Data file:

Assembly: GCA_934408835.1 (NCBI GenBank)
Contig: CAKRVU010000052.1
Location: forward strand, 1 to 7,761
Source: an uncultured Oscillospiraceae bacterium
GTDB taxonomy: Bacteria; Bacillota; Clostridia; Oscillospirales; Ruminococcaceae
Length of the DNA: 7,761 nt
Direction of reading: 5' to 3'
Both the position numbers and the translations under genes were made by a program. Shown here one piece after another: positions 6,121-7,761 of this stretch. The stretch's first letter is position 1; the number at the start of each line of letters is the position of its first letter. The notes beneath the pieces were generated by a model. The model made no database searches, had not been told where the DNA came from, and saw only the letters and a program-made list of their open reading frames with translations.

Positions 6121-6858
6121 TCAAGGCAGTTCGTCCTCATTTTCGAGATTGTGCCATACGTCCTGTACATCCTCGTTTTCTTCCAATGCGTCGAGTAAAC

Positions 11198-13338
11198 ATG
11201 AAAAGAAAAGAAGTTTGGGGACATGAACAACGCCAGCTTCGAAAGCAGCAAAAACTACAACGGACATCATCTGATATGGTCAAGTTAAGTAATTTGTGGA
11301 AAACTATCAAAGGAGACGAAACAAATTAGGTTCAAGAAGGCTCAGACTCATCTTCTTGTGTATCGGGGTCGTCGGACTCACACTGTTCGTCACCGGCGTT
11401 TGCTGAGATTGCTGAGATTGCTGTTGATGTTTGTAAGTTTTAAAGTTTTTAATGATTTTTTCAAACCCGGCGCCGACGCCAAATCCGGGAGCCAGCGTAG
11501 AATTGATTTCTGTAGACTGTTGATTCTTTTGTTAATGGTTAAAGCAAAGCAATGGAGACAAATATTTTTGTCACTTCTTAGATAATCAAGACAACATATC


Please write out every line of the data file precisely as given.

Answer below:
Assembly: GCA_934408835.1 (NCBI GenBank)
Contig: CAKRVU010000052.1
Location: forward strand, 1 to 7,761
Source: an uncultured Oscillospiraceae bacterium
GTDB taxonomy: Bacteria; Bacillota; Clostridia; Oscillospirales; Ruminococcaceae
Length of the DNA: 7,761 nt
Direction of reading: 5' to 3'
Both the position numbers and the translations under genes were made by a program. Shown here one piece after another: positions 6,121-7,761 of this stretch. The stretch's first letter is position 1; the number at the start of each line of letters is the position of its first letter. The notes beneath the pieces were generated by a model. The model made no database searches, had not been told where the DNA came from, and saw only the letters and a program-made list of their open reading frames with translations.

Positions 6121-6858
6121 TCAAGGCAGTTCGTCCTCATTTTCGAGATTGTGCCATACGTCCTGTACATCCTCGTTTTCTTCCAATGCGTCGAGTAAAC

Positions 11198-13338
11198 ATG
11201 AAAAGAAAAGAAGTTTGGGGACATGAACAACGCCAGCTTCGAAAGCAGCAAAAACTACAACGGACATCATCTGATATGGTCAAGTTAAGTAATTTGTGGA
11301 AAACTATCAAAGGAGACGAAACAAATTAGGTTCAAGAAGGCTCAGACTCATCTTCTTGTGTATCGGGGTCGTCGGACTCACACTGTTCGTCACCGGCGTT
11401 TGCTGAGATTGCTGAGATTGCTGTTGATGTTTGTAAGTTTTAAAGTTTTTAATGATTTTTTCAAACCCGGCGCCGACGCCAAATCCGGGAGCCAGCGTAG
11501 AATTGATTTCTGTAGACTGTTGATTCTTTTGTTAATGGTTAAAGCAAAGCAATGGAGACAAATATTTTTGTCACTTCTTAGATAATCAAGACAACATATC